Quite different is the impression given by the
relics found in the pass of Schnidejoch, at an
altitude 500 metres lower than the Ötztal man’s
ice-tomb. They tell of repeated alternations
between warm periods when the pass was useable
and cold periods when it was shut by the ice. The
discoveries also cleared up a long-standing
mystery about a Roman lodging house found on the
slopes above the present-day town of Thun, where
there was a Roman temple and settlement. The head
of the cantonal archaeological service, Peter
Suter, explained his satisfaction at the outcome:
‘We always asked ourselves why the lodging house
was there. Now we know that it was on the route
leading across the Schnidejoch.’

The youngest item found by the archaeologists was
part of a shoe dating from the 14th or 15th
century AD. It corresponds with the end of an
interval known as the Medieval Warm Period.
Thereafter the Schnidejoch was blocked by the
glaciers of the Little Ice Age, the most recent
period of intense cold. Nominally the Little Ice
Age ended around 1850, but the gradual retreat of
the ice took a century and a half to clear the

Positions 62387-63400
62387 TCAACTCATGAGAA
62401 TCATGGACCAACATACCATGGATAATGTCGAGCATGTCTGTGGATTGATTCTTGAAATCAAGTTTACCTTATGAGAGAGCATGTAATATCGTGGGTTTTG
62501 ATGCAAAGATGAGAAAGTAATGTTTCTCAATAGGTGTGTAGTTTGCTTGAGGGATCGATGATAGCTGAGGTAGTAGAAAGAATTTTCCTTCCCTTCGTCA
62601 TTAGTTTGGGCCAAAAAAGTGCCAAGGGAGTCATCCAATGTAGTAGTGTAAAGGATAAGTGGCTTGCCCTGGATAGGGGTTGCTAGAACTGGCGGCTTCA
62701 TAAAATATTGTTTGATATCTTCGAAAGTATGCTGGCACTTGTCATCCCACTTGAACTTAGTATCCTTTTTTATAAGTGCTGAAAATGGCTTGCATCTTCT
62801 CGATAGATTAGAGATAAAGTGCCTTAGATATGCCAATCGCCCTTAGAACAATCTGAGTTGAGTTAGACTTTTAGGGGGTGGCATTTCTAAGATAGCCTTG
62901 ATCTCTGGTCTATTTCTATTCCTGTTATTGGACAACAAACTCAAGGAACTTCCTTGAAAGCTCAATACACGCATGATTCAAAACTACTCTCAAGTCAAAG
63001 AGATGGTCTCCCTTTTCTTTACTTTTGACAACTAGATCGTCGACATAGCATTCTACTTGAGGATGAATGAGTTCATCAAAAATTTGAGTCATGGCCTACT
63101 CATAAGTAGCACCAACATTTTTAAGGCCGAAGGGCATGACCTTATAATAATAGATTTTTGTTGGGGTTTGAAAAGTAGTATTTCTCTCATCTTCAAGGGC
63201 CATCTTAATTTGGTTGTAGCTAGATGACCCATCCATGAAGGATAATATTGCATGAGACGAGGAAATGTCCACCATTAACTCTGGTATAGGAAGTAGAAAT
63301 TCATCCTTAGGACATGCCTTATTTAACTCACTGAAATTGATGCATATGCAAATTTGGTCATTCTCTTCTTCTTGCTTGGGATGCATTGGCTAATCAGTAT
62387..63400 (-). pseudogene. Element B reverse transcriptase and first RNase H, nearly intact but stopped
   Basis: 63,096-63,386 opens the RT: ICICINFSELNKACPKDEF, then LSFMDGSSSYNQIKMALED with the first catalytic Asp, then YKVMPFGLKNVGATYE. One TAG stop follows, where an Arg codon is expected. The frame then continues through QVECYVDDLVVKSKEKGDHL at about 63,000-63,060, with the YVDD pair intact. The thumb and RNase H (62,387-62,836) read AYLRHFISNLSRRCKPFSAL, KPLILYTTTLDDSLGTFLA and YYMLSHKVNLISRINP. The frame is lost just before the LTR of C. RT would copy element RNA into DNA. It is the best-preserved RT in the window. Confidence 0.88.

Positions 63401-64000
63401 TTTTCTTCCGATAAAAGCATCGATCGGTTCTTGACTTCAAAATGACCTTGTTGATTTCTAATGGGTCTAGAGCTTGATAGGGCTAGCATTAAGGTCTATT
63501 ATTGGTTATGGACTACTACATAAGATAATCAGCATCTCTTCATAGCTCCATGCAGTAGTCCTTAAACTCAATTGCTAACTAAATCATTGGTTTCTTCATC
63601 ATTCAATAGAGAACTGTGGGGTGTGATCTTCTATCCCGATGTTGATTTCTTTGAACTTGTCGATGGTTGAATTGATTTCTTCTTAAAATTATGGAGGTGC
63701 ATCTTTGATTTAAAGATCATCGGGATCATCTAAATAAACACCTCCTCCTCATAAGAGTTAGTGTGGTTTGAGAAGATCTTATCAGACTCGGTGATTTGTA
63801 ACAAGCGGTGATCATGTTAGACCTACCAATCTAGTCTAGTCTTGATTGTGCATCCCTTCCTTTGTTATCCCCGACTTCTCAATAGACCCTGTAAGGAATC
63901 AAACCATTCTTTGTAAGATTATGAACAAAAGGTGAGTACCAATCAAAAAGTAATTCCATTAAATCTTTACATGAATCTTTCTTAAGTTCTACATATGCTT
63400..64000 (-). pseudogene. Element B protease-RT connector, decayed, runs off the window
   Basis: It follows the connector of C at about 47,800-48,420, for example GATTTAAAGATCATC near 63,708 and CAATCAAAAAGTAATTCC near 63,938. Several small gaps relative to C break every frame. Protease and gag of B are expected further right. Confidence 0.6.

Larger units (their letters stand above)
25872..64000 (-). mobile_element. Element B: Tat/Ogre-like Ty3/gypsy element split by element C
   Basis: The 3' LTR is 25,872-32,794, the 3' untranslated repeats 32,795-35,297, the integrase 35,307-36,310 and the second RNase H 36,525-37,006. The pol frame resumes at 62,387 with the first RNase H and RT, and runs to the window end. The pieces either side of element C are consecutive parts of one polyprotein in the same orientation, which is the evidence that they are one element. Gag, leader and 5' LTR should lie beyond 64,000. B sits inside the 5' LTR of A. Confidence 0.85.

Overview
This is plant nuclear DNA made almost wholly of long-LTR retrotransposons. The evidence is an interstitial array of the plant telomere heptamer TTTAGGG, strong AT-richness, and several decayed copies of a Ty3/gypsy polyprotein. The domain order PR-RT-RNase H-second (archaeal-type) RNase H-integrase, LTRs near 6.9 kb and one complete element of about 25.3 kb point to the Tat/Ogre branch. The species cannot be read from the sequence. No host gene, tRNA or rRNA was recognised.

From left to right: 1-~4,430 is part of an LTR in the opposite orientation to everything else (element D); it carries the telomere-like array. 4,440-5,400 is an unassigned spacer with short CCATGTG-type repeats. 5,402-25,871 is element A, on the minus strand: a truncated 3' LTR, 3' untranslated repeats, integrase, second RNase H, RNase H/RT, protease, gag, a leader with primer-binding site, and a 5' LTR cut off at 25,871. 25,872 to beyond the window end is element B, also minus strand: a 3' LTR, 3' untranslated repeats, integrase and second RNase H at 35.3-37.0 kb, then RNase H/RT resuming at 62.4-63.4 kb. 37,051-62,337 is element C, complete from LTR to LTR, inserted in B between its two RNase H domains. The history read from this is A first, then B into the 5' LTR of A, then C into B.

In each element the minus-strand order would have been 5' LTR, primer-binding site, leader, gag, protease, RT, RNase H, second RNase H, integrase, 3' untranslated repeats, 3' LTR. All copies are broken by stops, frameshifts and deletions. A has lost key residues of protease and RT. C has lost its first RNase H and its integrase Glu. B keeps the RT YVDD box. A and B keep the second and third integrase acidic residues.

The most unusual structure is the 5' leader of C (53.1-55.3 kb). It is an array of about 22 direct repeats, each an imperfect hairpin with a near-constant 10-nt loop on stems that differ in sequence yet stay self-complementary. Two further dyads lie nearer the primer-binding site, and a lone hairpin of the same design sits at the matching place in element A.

pass, until its rediscovery early in the 21st century.

Here is a tale of natural variations in climate
having a practical influence on the lives and
travels of Europeans over 5,000 years. The
climate was particularly cold in two periods
around 800 BC and 1700 AD. Effects of the latter
episode, the Little Ice Age, persisted in the
Schnidejoch for so long that even the locals
forgot that a useful pass was ever there.

The Medieval Warm Period and the Little Ice Age
were an embarrassment for those who, in recent
years, wished to play down the natural variations
in climate that occurred before the Industrial
Revolution. A widely publicised but now
discredited graph of temperatures, produced in
1998 by Michael Mann of the University of
Massachusetts and his colleagues, tried to iron
out the variations. Lampooned as the hockey
stick, Mann’s graph showed the world remaining
almost uniformly cool through most of the past
1,000 years until 1800. Then temperatures began
to climb towards unprecedented highs in the late
20th century - so making the toe of the hockey
stick and the supposed onset of an unprecedented
episode of man-made global warming.

The relics from the Schnidejoch mock this
Orwellian effort to make real-life events that
were not politically correct disappear from
climate history. They show that warming spells
very like that of the past 100 years occurred
repeatedly, long before the large-scale use of
fossil fuels and the associated emissions of
carbon dioxide gas were a possible factor.
Attempts to argue that such events were not
global are contradicted by abundant evidence for
the Medieval Warm Period and the Little Ice Age
from East Asia, Australasia, South America and
South Africa, as well as from North America and
Europe. Probing the errors that generated the
hockey stick can be safely left to the
statistical pathologists, while we explore the
character and rhythms of climate change over centuries and millennia.